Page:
Adaptive evolution and divergent expression of heat stress transcription factors in grasses
BMC Evolutionary Biology
Adaptive evolution and divergent expression of heat stress transcription factors in grasses
Zefeng Yang 0
Yifan Wang 0
0 Equal contributors Jiangsu Key Laboratory of Crop Genetics and Physiology/Co-Innovation Center for Modern Production Technology of Grain Crops, Key Laboratory of Plant Functional Genomics of the Ministry of Education, Yangzhou University , Yangzhou 225009 , China
Background: Heat stress transcription factors (Hsfs) regulate gene expression in response to heat and many other environmental stresses in plants. Understanding the adaptive evolution of Hsf genes in the grass family will provide potentially useful information for the genetic improvement of modern crops to handle increasing global temperatures. Results: In this work, we performed a genome-wide survey of Hsf genes in 5 grass species, including rice, maize, sorghum, Setaria, and Brachypodium, by describing their phylogenetic relationships, adaptive evolution, and expression patterns under abiotic stresses. The Hsf genes in grasses were divided into 24 orthologous gene clusters (OGCs) based on phylogeneitc relationship and synteny, suggesting that 24 Hsf genes were present in the ancestral grass genome. However, 9 duplication and 4 gene-loss events were identified in the tested genomes. A maximum-likelihood analysis revealed the effects of positive selection in the evolution of 11 OGCs and suggested that OGCs with duplicated or lost genes were more readily influenced by positive selection than other OGCs. Further investigation revealed that positive selection acted on only one of the duplicated genes in 8 of 9 paralogous pairs, suggesting that neofunctionalization contributed to the evolution of these duplicated pairs. We also investigated the expression patterns of rice and maize Hsf genes under heat, salt, drought, and cold stresses. The results revealed divergent expression patterns between the duplicated genes. Conclusions: This study demonstrates that neofunctionalization by changes in expression pattern and function following gene duplication has been an important factor in the maintenance and divergence of grass Hsf genes.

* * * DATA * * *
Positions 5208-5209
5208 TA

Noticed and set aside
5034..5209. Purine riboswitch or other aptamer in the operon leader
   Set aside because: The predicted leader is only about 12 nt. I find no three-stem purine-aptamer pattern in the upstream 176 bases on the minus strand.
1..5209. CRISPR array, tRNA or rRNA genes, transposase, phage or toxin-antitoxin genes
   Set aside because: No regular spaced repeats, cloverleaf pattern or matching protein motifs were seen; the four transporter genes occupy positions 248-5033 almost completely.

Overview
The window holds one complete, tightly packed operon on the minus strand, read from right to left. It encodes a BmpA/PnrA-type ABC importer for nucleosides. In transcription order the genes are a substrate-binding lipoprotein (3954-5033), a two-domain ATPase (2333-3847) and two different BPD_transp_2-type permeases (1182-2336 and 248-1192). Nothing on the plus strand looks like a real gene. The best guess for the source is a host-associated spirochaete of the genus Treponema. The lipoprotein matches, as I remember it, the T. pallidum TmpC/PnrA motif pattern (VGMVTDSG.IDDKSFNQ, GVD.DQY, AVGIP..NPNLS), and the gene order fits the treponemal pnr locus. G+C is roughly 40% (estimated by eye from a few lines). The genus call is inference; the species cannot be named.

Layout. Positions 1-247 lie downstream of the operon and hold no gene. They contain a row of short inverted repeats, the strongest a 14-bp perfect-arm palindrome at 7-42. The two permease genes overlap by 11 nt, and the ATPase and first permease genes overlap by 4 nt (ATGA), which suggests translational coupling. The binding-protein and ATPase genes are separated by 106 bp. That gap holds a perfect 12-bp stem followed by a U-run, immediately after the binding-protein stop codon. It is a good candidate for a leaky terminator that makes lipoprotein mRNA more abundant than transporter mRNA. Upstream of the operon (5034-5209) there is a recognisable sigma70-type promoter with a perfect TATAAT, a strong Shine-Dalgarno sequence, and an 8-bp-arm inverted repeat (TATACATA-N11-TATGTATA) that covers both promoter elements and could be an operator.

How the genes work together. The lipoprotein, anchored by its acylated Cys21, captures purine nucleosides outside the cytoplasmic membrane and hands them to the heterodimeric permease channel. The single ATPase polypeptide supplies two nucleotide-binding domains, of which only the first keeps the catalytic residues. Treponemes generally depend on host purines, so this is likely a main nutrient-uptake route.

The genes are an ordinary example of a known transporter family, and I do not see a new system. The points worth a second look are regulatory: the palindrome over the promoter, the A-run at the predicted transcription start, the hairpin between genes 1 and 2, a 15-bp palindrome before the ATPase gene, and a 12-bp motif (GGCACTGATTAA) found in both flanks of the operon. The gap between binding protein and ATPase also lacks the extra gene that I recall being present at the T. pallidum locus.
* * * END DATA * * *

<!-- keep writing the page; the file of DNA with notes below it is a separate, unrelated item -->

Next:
Expression divergence; Grass family; Heat stress transcription factors; Orthologous gene clusters; Positive selection
With the rise in global temperatures and the rapid growth
of the worlds population, the impact of heat stress on
crop yield and quality has become increasingly significant.
The genetic improvement of crops heat resistance
through molecular manipulation has become extremely
important. The expression levels of heat-shock genes
increase rapidly when a plant is under conditions of heat
stress, resulting in the rapid accumulation of heat-shock
proteins (HSPs). HSPs function as molecular chaperones
in preventing the accumulation of damaged proteins
to maintain cellular homeostasis by protein refolding,
stabilization, intracellular translocation and degradation
The expression of HSPs is regulated by multiple
mechanisms, mainly on a transcriptional level. Heat shock
transcription factor (Hsf ) is the master regulator in this
process, playing critical roles in high-temperature stress
responses and thermal tolerance . The Hsf genes of
animals and fungi play central roles in protecting cells
from damage caused by various stress conditions,
including heat, infection, inflammation, and pharmacological
agents, via the activation of gene expression . Like other
transcription factors, Hsf proteins have a particular
modular structure with a central helix-turn-helix motif in the
N-terminal region, an adjacent domain with heptad
hydrophobic A/B repeats involved in oligomerization, a
nuclear-localization signal, and a C-terminal activation
domain [5,6]. The Hsf genes can be divided into three
structural classes: A, B and C. In the oligomerization
domain, class A and C Hsf proteins possess an inserted
sequence of 21 and 7 amino-acid residues, respectively,
which is absent from class B Hsfs .
Plant Hsf genes have been isolated from various species.
While other eukaryotes possess one to three Hsf genes,
plants exhibit a dramatic expansion of this gene family .
For example, Arabidopsis thaliana and rice (Oryza sativa)
have 21 and 25 Hsf genes , respectively. Class A Hsfs
are involved in activating Hsp gene expression, plant
development and responses to a variety of environmental
stresses . However, class B Hsfs mostly lack activator
function, serving instead as repressors of gene expression
. The Arabidopsis genes HsfA1d and HsfA1e control the
expression of HsfA2, suggesting that plant Hsfs also
function as regulators of other Hsf genes . In addition to
heat-stress adaptation, many plant Hsf genes play
important roles in responses to abiotic and biotic stresses,
including drought, salt, cold, osmotic stress, pathogen
attack, anoxia and submergence . In addition to stress
responses, some evidence indicates that plant Hsfs play